The government's winter energy payment for beneficiaries and pensioners kicks in on Saturday, but some say it doesn't go far enough to cover the rising cost of heating a home.
That means people on low incomes are already apprehensive about how they will juggle their budgets.
Grey Power Central Otago president Margaret Hill says older locals are already working out what to give up so they can pay their power bills over winter.
"We've got snow on the hill at the moment with the storm that came through on the weekend and a wind off the snow that would cut you in two. I think today we got up to 15 or 16 degrees and with the wind factor it probably felt like 10," Hill said.
"A lot [of people] that I have been talking to, the doctor will probably be the first to go and the food will be cut back also."
Many pensioners do not have wood burners, relying instead on heat pumps - and that can be a problem for those with no other income other than their super payments.
"People are going to just either stay in bed or wrap up in a dozen layers if they can get them on. And it does make it very for stressful for some of them, particularly the ones that are living alone."
Residents in Central Otago will be paying higher lines charges this year because of the extensive maintenance work lines company Aurora has to do.
There is also an added level of uncertainty with hydro-electricity lakes at their lowest levels in 25 years.
Shortages of natural gas have also driven up wholesale electricity prices.
General manager of operations at Transpower, Dr Stephen Jay, told Morning Report he believed, based on rainfall predictions, the company would get through the year without black-outs or brown-outs. He said hydro power usually accounted for 55 percent of electricity generation for the country. That figure had dropped in the the 40s range, and the burning of coal and gas to generate electricity had increased.
"The thermal mix has went up from 16 to 22 percent," he said.
However, he said the question of whether consumers would have to pay higher retail prices due to costs of burning fossil fuels was a matter for the market.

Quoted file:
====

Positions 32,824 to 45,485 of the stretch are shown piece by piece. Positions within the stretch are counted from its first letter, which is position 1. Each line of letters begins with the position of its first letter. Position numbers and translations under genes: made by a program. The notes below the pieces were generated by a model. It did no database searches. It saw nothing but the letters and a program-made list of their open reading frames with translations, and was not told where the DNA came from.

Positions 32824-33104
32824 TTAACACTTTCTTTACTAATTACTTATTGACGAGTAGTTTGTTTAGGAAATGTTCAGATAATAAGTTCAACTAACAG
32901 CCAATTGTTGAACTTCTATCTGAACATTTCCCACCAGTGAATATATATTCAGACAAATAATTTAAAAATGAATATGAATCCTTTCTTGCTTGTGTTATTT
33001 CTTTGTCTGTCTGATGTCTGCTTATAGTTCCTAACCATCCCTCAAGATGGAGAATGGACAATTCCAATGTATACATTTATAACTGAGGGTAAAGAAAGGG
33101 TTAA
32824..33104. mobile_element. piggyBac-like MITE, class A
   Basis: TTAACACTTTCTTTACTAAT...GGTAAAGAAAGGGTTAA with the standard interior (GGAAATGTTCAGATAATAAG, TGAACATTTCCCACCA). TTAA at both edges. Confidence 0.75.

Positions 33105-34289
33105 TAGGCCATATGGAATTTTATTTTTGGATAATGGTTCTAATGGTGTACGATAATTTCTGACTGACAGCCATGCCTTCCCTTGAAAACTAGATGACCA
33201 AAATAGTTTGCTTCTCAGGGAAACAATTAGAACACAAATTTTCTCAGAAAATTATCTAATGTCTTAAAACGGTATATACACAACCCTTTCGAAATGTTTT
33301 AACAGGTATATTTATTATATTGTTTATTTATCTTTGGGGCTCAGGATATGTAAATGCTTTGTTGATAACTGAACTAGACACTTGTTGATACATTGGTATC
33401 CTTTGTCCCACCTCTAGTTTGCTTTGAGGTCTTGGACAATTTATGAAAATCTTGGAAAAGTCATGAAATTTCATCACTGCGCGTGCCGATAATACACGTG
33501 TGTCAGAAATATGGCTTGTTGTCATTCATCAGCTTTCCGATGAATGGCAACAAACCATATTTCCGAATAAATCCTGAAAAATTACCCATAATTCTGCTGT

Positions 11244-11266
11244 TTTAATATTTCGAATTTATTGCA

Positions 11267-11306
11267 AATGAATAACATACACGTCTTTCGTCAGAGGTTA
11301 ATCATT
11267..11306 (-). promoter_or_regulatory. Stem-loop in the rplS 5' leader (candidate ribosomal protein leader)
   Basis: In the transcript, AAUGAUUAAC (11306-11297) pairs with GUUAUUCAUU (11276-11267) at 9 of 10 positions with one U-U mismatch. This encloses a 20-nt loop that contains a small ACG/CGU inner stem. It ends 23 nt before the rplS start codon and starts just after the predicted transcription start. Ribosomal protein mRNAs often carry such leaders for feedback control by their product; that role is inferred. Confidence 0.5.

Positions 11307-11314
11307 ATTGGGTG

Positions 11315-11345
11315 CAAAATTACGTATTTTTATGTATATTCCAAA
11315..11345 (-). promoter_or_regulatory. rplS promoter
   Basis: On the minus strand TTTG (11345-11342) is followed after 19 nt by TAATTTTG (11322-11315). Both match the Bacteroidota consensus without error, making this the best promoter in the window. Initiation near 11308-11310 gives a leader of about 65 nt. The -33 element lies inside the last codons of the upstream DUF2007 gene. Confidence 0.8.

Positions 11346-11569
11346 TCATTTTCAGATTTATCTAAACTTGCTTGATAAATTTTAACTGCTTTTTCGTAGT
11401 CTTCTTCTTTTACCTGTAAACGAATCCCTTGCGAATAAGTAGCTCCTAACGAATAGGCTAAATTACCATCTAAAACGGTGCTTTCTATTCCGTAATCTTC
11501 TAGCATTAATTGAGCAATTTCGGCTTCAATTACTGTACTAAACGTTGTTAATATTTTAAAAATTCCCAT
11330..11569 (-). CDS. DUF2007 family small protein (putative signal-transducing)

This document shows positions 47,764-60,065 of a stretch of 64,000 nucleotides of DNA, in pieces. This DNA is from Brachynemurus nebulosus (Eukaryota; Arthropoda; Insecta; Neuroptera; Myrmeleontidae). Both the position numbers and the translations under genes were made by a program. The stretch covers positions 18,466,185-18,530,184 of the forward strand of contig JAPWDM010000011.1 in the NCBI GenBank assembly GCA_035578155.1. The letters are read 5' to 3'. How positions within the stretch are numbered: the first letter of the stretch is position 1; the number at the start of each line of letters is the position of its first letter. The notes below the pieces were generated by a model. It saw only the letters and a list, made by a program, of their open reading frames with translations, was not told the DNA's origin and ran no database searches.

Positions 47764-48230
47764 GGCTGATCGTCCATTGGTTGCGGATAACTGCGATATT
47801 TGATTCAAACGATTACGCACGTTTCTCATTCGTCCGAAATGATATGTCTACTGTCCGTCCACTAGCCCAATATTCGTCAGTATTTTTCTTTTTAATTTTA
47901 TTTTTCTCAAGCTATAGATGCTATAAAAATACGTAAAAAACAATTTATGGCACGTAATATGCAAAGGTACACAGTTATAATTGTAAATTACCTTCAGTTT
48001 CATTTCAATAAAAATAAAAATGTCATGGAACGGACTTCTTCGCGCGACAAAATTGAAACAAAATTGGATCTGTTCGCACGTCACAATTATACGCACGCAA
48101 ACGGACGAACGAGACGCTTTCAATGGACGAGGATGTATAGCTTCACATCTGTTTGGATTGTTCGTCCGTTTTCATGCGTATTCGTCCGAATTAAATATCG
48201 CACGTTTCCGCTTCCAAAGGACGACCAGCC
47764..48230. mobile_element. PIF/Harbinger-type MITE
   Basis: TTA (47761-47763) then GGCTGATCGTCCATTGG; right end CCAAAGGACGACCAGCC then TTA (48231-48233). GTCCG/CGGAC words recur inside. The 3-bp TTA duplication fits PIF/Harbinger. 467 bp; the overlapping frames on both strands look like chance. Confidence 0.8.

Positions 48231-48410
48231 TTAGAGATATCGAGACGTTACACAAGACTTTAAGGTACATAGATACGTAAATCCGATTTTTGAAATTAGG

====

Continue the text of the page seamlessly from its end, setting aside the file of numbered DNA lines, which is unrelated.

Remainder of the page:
Jay said, in relative terms, the country's supply was still clean.
"We do have a very renewal system and most of time it sits around 80-to-84 percent renewable, which is an extreme good position for New Zealand in terms of producing electricity from renewable sources."
He said upgrade projects would allow greater capacity to move electricity further up the grid to meet industrial and residential demands.
"That work is well advanced and we don't see any challenges getting power from the south to the north."
Electricity Retailers Association chief executive Cameron Burrows said it was unclear whether increases would be passed onto consumers.
"Power companies play a vital role in shielding customers from fluctuations in wholesale prices. There are a lot of different factors that drive electricity prices so we can't put a firm factor on what's going to happen over the winter."
Burrows urged anyone who was struggling to pay their bills to talk to their power company as soon as possible.
On Saturday, pensioners and beneficiaries start getting the winter energy payment.
Single people with no dependent children will get an extra $20 a week, while couples and people with dependent children will get just over $30 more.
Last year, because of Covid-19, the rate was doubled - but that was just a one-off.
Age Concern Auckland chief executive Kevin Lamb said the money was a big help, but the support needed to keep pace with rising costs.
"We need to ensure that every single year when we come to the cold months - in Auckland the weather is getting chillier but it is nowhere near as bad as it is in other parts of New Zealand - we really do need to think that every year we are giving some assistance to vulnerable people to help them ensure they can meet the basic needs of heating their homes."
Auckland Action Against Poverty co-ordinator Brooke Pao Stanley said the standard rate was not enough.
"I know people are quite conscious about the power that they do use. People won't put the heaters on or the heat pumps because they know that at the end of the month they are going to be just too much. So people do often go cold, get sick over winter because of that."
But Hill thought permanently doubling the payment for pensioners would discourage them from getting out and about.
"With just the single rate they feel free to go to the library which is heated, to the card afternoons where there is heat on and to other social places where they meet other people and there is heat there they are not paying for."